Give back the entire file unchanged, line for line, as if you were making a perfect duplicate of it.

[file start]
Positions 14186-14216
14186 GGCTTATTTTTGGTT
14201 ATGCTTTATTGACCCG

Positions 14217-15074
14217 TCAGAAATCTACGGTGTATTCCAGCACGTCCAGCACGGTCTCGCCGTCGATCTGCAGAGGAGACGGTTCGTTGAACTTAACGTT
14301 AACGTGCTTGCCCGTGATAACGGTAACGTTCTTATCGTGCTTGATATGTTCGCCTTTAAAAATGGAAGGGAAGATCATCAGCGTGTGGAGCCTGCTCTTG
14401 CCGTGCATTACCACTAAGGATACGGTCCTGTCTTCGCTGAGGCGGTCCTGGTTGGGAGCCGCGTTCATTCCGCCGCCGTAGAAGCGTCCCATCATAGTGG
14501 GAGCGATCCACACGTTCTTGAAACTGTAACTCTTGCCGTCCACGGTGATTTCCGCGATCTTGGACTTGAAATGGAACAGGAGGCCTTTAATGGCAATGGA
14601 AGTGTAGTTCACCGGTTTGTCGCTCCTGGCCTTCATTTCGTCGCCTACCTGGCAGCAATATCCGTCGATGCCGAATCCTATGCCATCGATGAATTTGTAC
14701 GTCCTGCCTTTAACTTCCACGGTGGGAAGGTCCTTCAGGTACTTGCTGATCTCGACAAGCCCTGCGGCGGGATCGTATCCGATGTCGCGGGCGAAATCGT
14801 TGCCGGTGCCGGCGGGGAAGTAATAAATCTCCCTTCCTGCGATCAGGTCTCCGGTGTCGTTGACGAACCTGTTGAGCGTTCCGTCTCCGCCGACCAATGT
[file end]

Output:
Positions 14186-14216
14186 GGCTTATTTTTGGTT
14201 ATGCTTTATTGACCCG

Positions 14217-15074
14217 TCAGAAATCTACGGTGTATTCCAGCACGTCCAGCACGGTCTCGCCGTCGATCTGCAGAGGAGACGGTTCGTTGAACTTAACGTT
14301 AACGTGCTTGCCCGTGATAACGGTAACGTTCTTATCGTGCTTGATATGTTCGCCTTTAAAAATGGAAGGGAAGATCATCAGCGTGTGGAGCCTGCTCTTG
14401 CCGTGCATTACCACTAAGGATACGGTCCTGTCTTCGCTGAGGCGGTCCTGGTTGGGAGCCGCGTTCATTCCGCCGCCGTAGAAGCGTCCCATCATAGTGG
14501 GAGCGATCCACACGTTCTTGAAACTGTAACTCTTGCCGTCCACGGTGATTTCCGCGATCTTGGACTTGAAATGGAACAGGAGGCCTTTAATGGCAATGGA
14601 AGTGTAGTTCACCGGTTTGTCGCTCCTGGCCTTCATTTCGTCGCCTACCTGGCAGCAATATCCGTCGATGCCGAATCCTATGCCATCGATGAATTTGTAC
14701 GTCCTGCCTTTAACTTCCACGGTGGGAAGGTCCTTCAGGTACTTGCTGATCTCGACAAGCCCTGCGGCGGGATCGTATCCGATGTCGCGGGCGAAATCGT
14801 TGCCGGTGCCGGCGGGGAAGTAATAAATCTCCCTTCCTGCGATCAGGTCTCCGGTGTCGTTGACGAACCTGTTGAGCGTTCCGTCTCCGCCGACCAATGT